15

Why Color.FromArgb(255, 255, 255, 255) is not equal to Color.White ? Is there any built-in way to compare only A,R,G,B values and not color names?

Thanks.

17

See http://msdn.microsoft.com/en-us/library/e03x8ct2(VS.85).aspx

This structure only does comparisons with other Color structures. To compare colors based solely on their ARGB values, you should use the ToArgb method. This is because the Equals and op_Equality members determine equivalency using more than just the ARGB value of the colors. For example, Black and FromArgb(0,0,0) are not considered equal, since Black is a named color and FromArgb(0,0,0) is not.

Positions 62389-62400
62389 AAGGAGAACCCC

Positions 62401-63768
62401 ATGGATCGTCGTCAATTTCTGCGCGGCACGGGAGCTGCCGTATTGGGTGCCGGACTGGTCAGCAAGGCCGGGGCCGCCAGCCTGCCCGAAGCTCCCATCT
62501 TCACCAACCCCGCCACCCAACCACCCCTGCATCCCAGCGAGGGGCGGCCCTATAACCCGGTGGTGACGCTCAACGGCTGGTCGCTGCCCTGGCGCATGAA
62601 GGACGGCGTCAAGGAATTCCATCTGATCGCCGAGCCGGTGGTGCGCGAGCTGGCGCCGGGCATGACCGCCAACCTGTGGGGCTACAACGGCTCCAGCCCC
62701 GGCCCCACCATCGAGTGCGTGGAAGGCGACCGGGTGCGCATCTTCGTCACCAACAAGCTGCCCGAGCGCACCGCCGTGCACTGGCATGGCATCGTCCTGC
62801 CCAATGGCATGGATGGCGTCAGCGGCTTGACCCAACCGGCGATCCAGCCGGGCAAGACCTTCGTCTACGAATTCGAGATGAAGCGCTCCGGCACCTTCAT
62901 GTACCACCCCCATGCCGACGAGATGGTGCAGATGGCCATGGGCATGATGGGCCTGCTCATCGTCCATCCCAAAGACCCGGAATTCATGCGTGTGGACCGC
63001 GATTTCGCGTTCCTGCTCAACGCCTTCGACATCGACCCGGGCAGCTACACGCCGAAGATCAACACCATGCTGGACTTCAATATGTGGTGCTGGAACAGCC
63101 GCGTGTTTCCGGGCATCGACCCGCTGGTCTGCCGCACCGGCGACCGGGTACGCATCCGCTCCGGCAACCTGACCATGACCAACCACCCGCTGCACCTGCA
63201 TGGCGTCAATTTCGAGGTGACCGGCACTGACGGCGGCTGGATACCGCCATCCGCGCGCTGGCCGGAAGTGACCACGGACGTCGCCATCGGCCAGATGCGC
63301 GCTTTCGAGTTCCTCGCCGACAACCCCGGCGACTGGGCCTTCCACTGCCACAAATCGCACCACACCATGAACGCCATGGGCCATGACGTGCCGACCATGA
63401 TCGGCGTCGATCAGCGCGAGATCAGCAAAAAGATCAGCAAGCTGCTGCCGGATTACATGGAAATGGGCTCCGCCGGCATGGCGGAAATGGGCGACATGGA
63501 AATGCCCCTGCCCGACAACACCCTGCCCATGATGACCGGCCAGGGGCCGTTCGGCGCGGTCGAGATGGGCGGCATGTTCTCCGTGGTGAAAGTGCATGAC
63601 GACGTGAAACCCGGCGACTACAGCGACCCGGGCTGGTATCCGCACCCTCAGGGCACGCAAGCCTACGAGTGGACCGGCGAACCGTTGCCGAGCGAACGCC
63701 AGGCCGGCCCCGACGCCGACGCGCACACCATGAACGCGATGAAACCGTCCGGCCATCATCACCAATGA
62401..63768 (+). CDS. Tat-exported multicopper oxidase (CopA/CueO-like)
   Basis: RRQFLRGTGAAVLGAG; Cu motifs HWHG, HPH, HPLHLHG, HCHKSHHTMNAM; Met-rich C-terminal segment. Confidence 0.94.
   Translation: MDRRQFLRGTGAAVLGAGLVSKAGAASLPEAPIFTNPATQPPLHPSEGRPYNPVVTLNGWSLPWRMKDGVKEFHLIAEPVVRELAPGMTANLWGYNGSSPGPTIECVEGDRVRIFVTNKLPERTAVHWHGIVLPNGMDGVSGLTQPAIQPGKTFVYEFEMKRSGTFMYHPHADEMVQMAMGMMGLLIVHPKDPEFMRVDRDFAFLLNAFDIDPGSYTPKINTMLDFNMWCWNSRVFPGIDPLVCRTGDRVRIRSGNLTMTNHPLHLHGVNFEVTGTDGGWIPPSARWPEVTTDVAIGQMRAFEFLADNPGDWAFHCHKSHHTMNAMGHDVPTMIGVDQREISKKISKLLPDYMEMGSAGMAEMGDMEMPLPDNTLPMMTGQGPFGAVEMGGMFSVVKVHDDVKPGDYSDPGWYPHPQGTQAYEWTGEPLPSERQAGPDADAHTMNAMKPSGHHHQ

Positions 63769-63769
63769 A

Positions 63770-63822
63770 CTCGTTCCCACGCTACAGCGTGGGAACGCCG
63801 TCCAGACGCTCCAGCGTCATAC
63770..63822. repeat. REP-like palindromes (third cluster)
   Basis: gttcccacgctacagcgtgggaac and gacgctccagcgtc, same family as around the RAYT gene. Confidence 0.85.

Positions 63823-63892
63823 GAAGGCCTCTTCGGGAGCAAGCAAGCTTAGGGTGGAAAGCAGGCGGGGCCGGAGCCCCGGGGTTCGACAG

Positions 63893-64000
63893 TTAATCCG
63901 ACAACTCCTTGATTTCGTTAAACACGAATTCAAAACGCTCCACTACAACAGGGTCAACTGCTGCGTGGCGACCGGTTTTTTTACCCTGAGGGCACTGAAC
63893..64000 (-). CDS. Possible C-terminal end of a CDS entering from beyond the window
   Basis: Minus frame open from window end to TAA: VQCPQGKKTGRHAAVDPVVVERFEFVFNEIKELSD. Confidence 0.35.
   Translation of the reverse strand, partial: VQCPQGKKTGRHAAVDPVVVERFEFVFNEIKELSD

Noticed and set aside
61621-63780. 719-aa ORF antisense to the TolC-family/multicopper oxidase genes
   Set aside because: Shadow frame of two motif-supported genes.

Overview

1
  • 5
    Just to add to this the color class in System.Windows.Media is equivalent on ARGB 'System.Windows.Media.Color.FromArgb(255, 255, 255, 255) == System.Windows.Media.Colors.White' does equal true – Martin Harris Nov 16 '10 at 14:33
5

To add to Nick's (correct) answer: if you really wanted, you could write your own IEqualityComparer<Color> implementation and use that in, e.g., any algorithms you may be writing that deal with colors, where you want flexibility when it comes to color equality determination.

You know, something like:

public class ColorComparer : IEqualityComparer<Color>
{
    public bool Equals(Color x, Color y)
    {
        return x.ToArgb() == y.ToArgb();
    }

    public int GetHashCode(Color color)
    {
        return color.ToArgb();
    }
}

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